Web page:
If calamities get bigger, then consequently they are the result of a lot of efforts to cover up the pain. Stashing up debt is such a pain reliever. Because spending money one does not own lets the country go on with its old, nasty ways for another while.
The earlier that corrective mechanism – let’s call it the pain factor sets it – the easier it is to handle the crisis and the earlier we all can go back to normal again. The later it is applied because of any outside influencer, the worse its going to get.
We all need to reform our economic systems, slim bloated administrations, modernize our welfare systems, reform our schools, you name it from time to time.
But instead of attacking the ugly beast, America is basking in the glory of its massive shale gas industry that has put the country back on its feet. Massive investment pours into the country, jobs are created by the hundred thousands, whole industries relocate to the US which they had left decades earlier. Besides, the air gets cleaner because of all the carbon reductions through the use of Natural Gas and America is on the verge of energy independence. The current stalemate on the debt ceiling cannot really put a dent into those rosy prospects.
All that money, growth, and jobs are masking the fact that America still needs reform as the causes for the original crisis have not been taken care of yet. We are still in the middle of it. Shale gas acts as some form of giant pain reliever which also blunts the willingness to do what needs to be done.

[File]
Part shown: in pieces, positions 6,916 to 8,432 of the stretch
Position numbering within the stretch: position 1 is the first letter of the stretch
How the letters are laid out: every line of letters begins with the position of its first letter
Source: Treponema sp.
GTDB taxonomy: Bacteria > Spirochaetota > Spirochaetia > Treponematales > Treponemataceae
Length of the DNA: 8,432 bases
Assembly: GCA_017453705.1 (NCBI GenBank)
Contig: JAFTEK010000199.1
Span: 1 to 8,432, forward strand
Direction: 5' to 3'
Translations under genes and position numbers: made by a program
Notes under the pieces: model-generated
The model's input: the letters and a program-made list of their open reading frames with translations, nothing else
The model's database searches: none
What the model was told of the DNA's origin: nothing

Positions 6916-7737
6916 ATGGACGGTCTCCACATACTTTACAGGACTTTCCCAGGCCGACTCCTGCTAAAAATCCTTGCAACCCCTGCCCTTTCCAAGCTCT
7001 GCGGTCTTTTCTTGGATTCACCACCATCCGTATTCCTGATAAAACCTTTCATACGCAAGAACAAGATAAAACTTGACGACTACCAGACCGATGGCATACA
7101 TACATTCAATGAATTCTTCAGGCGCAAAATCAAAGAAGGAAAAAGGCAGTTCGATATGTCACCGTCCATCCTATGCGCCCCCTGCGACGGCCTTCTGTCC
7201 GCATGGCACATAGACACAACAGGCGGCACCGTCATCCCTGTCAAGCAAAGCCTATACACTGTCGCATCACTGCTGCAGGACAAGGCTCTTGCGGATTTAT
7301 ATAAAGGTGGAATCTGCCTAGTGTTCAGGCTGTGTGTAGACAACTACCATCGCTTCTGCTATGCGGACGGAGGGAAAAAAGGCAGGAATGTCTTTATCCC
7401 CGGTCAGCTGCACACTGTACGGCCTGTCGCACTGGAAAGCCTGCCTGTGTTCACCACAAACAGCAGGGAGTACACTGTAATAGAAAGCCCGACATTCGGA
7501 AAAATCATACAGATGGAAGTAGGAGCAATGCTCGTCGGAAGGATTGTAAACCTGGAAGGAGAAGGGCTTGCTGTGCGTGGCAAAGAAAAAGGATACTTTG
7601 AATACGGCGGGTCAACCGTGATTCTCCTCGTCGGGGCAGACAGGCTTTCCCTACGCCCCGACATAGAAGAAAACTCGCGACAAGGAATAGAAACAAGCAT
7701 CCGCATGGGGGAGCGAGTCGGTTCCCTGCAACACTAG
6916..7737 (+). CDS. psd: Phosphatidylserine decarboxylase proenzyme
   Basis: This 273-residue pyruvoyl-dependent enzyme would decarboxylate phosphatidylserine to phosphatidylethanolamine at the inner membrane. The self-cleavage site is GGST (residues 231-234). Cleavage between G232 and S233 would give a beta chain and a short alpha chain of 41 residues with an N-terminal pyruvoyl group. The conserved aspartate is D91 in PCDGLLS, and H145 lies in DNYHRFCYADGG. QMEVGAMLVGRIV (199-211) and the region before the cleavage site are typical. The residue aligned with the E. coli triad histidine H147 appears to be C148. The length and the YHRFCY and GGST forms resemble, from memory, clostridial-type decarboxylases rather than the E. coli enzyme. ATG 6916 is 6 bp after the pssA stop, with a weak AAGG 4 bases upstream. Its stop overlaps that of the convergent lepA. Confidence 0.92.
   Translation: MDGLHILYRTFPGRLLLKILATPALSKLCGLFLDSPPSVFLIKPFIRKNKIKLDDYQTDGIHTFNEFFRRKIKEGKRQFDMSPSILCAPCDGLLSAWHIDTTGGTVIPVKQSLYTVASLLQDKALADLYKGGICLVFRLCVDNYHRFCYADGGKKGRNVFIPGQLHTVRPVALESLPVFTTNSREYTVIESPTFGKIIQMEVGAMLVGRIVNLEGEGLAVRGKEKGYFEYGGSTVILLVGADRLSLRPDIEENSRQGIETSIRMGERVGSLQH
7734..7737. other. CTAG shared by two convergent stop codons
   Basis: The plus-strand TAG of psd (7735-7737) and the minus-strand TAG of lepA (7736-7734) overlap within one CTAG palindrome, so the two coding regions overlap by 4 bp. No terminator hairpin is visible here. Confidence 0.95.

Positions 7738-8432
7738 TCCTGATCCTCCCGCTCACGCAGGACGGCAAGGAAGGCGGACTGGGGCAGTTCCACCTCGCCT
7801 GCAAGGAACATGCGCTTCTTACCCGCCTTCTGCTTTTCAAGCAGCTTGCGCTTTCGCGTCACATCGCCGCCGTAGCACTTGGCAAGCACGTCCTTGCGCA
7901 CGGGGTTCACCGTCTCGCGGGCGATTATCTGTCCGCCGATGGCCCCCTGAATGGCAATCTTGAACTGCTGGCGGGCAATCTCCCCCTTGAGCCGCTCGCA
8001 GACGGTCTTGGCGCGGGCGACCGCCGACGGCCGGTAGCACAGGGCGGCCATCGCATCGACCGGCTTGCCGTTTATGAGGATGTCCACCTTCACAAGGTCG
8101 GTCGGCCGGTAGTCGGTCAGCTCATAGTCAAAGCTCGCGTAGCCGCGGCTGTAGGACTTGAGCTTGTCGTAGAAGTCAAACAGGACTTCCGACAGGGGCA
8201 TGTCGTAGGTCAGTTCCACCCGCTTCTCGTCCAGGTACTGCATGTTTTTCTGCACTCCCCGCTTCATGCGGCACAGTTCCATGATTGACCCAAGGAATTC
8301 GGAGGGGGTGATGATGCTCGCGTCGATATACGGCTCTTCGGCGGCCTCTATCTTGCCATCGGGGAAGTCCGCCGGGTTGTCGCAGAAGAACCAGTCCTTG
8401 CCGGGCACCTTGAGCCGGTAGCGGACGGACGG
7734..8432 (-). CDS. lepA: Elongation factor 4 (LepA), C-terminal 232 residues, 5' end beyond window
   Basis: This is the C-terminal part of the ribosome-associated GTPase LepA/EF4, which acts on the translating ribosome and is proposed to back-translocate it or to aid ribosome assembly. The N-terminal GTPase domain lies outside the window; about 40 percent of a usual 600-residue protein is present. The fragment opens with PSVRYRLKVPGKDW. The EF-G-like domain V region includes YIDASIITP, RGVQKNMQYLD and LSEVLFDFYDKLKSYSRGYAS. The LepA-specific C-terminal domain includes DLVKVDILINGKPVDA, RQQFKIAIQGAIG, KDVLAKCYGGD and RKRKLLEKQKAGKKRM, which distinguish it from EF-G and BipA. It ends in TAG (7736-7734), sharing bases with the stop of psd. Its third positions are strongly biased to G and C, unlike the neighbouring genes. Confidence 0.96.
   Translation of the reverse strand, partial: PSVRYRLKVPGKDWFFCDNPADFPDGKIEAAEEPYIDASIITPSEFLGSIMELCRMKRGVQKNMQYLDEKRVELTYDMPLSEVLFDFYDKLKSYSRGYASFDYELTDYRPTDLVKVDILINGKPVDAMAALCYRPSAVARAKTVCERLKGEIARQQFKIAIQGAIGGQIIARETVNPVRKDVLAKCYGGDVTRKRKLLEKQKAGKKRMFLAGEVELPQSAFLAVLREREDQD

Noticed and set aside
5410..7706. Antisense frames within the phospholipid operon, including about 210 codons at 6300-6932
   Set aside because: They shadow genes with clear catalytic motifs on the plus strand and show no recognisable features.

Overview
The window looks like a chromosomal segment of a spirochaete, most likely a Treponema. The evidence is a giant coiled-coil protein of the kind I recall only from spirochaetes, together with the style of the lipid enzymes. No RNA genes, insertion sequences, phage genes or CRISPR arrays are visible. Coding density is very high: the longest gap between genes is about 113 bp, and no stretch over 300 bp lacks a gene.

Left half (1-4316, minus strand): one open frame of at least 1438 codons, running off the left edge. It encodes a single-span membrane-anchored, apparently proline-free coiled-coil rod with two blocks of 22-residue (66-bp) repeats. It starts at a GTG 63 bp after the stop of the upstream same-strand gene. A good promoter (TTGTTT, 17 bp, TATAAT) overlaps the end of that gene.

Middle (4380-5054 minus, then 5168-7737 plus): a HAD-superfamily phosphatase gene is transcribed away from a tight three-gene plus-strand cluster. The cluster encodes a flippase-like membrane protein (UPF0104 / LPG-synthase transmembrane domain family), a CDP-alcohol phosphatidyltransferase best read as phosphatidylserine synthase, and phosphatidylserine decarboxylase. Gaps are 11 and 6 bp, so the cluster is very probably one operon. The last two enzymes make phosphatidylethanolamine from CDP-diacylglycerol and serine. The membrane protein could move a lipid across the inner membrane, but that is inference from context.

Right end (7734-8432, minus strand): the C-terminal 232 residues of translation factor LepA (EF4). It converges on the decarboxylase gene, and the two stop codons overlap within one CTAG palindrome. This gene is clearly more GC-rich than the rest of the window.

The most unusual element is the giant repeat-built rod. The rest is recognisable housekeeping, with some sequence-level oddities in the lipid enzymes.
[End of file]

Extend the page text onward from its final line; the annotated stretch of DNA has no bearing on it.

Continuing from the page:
Don’t get me wrong. I am a big shale gas fan. I am convinced that its doing more good to the country than a whole bunch of well meant green measures plus ten economic stimuli taken together. What can be wrong with putting money in people’s pockets and offering them a chance to live a decent life?
The global effects of shale cannot be underestimated. What else has gotten Saudi princes so worried about their countries futures? What else has ever put a dent into the prospects of the Gazprom’s of the planet before? Sellers of oil and gas start to see the mess they are faced with. Their wares are just too expensive and the world has found a way to shun them and go for an alternative. It has ended this unbearable situation where sellers of hydrocarbons could make large industrial nations accept their every excess.
Shale gas has done a lot of good to this planet and will no doubt do much more.
But America needs to fix its addiction to easy money and the current crisis could have been the best thing happening to the country in a long while for its curative properties. It’s going to be blunted by the shale gas boom as this puts new easy money at the fingertips of politicians. And that will make their will for painful reform evaporate like LNG dripping on a hot rock.
That’s a shame as the country of infinite opportunities, the country of the free roaming entrepreneur should cut the tape and become what it was to my generation. A beacon of opportunity and freedom. Mountains of debt on its shoulders will not make it nimble and easy money from shale will not put it back in shape. So it might well remain the couch potatoe it had become. A pity.